Crohn's Disease: It's Not All About the Bathroomby Lilly Stairs Patient Advocate
Running to the bathroom: It’s the symptom most people think of when they hear Crohn’s disease. And who can blame them? They don’t know any better because over the years, national awareness campaigns have focused on featuring inflammatory bowel disease (IBD) patients stuck behind bathroom stall doors.
But there is a subset of Crohn’s disease patients, myself included, who have never experienced this symptom. My IBD presented in my small intestine, sometimes called “small bowel Crohn’s.” Not once since my diagnosis have I ever felt the need to run the bathroom, and not having this symptom has resulted in a series of unique experiences for me as an IBD patient.
At the age of 7, I was diagnosed with psoriasis. At the age of 19, after exhibiting total body arthritis in every single joint so severe that I could barely move, I was diagnosed with psoriatic arthritis.
But my family and I were never quite comfortable with this psoriatic arthritis diagnosis. According to the Arthritis Foundation, psoriatic arthritis traditionally only presents with joint pain in the ankles, knees, fingers, and toes — but mine was everywhere. We pursued second and third opinions in Boston, the epicenter of medicine, and all confirmed a psoriatic arthritis diagnosis. Still, we were skeptical.
Six months after this diagnosis, I was sent in and out of the ER three times over the course of one weekend with stomach pain so severe I couldn’t swallow water without writhing in agony.
The staff was convinced that I was faking it. That it was either all in my head or that I was just looking for access to heavy duty pain meds. But after my third trip into the ER, I was finally admitted. It took a week of testing, but a capsule endoscopy revealed bleeding ulcers in my small intestine.
It was at this point that I finally had an answer, a diagnosis that made sense to me: Crohn’s disease.
I will never forget one of the rheumatologists who treated me walking into my hospital room and saying how shocked she was. Because I had never complained of diarrhea, Crohn’s disease never crossed her mind.
Here’s where it gets interesting: Truthfully, the doctors don’t officially know if I have Crohn’s disease, psoriasis, and psoriatic arthritis, or just Crohn’s disease and psoriasis. This is because joint pain can be a symptom of both psoriatic arthritis and Crohn’s disease. But the fact that I have Crohn’s affecting my small intestine is clear.
And yet, because everyone, doctors included, are trained to recognize Crohn’s disease with running to the bathroom as a hallmark symptom, those who present differently may experience a long, rocky road to proper diagnosis.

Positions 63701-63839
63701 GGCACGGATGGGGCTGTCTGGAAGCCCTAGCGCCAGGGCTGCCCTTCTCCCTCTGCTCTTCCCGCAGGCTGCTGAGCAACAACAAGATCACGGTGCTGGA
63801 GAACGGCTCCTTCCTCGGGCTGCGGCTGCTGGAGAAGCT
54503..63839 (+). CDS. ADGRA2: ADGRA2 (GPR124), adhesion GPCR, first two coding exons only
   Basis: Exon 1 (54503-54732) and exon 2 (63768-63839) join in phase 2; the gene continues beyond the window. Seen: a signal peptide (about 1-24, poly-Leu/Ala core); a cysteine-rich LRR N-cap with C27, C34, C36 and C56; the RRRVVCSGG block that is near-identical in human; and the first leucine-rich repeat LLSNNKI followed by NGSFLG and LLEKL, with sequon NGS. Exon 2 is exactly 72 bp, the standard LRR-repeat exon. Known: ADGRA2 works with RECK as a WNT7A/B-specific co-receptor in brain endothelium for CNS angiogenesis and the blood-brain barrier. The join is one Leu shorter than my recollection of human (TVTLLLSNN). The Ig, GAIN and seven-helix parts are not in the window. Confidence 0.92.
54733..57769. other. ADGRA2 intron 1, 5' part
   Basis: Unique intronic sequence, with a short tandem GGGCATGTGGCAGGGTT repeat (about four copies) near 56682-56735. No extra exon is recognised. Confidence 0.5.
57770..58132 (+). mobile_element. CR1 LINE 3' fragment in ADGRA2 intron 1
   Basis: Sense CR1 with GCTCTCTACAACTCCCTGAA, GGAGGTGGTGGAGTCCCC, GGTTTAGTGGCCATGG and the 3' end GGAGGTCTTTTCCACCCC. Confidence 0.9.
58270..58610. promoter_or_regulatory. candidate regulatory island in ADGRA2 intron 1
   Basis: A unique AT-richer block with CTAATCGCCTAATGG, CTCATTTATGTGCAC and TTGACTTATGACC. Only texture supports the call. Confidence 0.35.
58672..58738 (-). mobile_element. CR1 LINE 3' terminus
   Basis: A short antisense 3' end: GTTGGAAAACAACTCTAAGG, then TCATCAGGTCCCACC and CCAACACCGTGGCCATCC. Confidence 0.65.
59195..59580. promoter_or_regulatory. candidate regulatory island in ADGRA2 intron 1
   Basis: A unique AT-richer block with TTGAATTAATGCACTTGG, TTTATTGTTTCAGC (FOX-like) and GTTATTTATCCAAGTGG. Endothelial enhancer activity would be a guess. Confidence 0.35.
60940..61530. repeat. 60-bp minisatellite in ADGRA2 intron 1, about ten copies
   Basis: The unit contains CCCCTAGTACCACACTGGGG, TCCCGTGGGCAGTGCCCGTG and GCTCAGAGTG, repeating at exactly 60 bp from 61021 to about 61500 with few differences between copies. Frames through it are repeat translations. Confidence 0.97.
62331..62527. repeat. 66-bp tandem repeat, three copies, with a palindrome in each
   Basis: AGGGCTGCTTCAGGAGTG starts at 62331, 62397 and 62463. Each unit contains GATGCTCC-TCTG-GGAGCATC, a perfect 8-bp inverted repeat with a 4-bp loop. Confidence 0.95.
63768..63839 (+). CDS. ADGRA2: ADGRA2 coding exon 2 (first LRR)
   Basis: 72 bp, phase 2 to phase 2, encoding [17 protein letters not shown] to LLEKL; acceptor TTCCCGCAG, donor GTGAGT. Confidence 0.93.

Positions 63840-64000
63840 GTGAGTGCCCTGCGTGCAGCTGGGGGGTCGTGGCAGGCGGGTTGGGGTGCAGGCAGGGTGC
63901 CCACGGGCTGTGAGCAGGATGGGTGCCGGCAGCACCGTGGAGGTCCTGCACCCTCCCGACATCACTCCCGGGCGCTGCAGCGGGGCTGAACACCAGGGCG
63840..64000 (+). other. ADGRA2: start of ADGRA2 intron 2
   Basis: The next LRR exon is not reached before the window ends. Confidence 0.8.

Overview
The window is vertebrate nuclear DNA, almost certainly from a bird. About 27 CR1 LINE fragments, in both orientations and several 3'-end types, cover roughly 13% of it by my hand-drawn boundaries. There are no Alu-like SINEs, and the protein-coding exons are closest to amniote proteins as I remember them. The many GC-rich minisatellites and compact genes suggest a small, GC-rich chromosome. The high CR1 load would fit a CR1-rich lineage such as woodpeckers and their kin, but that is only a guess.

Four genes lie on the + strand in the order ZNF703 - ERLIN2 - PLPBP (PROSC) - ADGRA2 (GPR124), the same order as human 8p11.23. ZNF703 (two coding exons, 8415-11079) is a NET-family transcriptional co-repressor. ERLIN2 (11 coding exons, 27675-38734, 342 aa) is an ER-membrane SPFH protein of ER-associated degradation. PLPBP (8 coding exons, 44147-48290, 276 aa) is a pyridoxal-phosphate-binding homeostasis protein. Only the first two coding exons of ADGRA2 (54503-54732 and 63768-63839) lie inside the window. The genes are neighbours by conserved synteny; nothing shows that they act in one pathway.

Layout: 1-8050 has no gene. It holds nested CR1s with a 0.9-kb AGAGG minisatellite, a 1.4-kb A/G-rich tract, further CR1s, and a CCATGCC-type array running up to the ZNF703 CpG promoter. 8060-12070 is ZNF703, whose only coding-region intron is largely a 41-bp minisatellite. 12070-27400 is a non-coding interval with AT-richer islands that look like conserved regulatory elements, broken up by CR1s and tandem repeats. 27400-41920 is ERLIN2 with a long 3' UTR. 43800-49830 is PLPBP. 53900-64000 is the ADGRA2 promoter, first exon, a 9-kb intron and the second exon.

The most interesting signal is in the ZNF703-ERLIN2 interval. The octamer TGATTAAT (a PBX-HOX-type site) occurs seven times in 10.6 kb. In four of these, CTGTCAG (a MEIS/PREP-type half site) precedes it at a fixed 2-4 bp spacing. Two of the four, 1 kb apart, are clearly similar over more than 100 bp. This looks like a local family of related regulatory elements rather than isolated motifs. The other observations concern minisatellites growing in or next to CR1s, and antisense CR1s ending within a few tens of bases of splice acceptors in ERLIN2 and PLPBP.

My patient identity crisis
Naturally, upon diagnosis, I went straight to Google. As I began to read the stories of fellow Crohn’s patients and scour advocacy organization websites, I felt like an outsider.
From tips to prevent “accidents” to poop emojis everywhere I looked, most of the content seemed completely irrelevant to me, and I suddenly felt even more alone. Why wasn’t anyone talking about the experiences I was going through? Was I the only one?
Finding my tribe
Upon tweaking my Google search and typing in the trifecta of diseases I live with, I came across the autoimmune disease community — a group of individuals living with chronic illnesses, many of them with multiple diagnoses, and talking about their shared experiences. I finally felt less alone, like I belonged.
Primarily through Twitter, I connected with patients from across the autoimmune spectrum, some with my chronic illnesses, some with diseases I had never heard of. But there was and is an inherent understanding among all of us about the shared experiences we are all enduring, and that has made all the difference.
A call to action
Through my advocacy work over the years, I have had the opportunity to connect with many incredible IBD patients. While several of them do experience the “classic” symptoms of Crohn’s disease, they also feel frustration when IBD is exclusively viewed as a bathroom disease. Don’t get me wrong — the mental and physical toll this aspect of the disease takes on a person is devastating. But when we joke about IBD as a bathroom disease, it has the potential to trivialize it. Crohn’s disease extends far beyond the bathroom to surgeries, lost time with family and friends, paralyzing joint pain, crippling fatigue... the list goes on.
I challenge all of us to continue talking about IBD beyond the stall to raise awareness about the all-encompassing way this chronic illness impacts our lives and help elicit a greater understanding among the general public and medical community. As is the case with many chronic conditions, living with Crohn’s a different experience for everyone — and it’s important to remember that.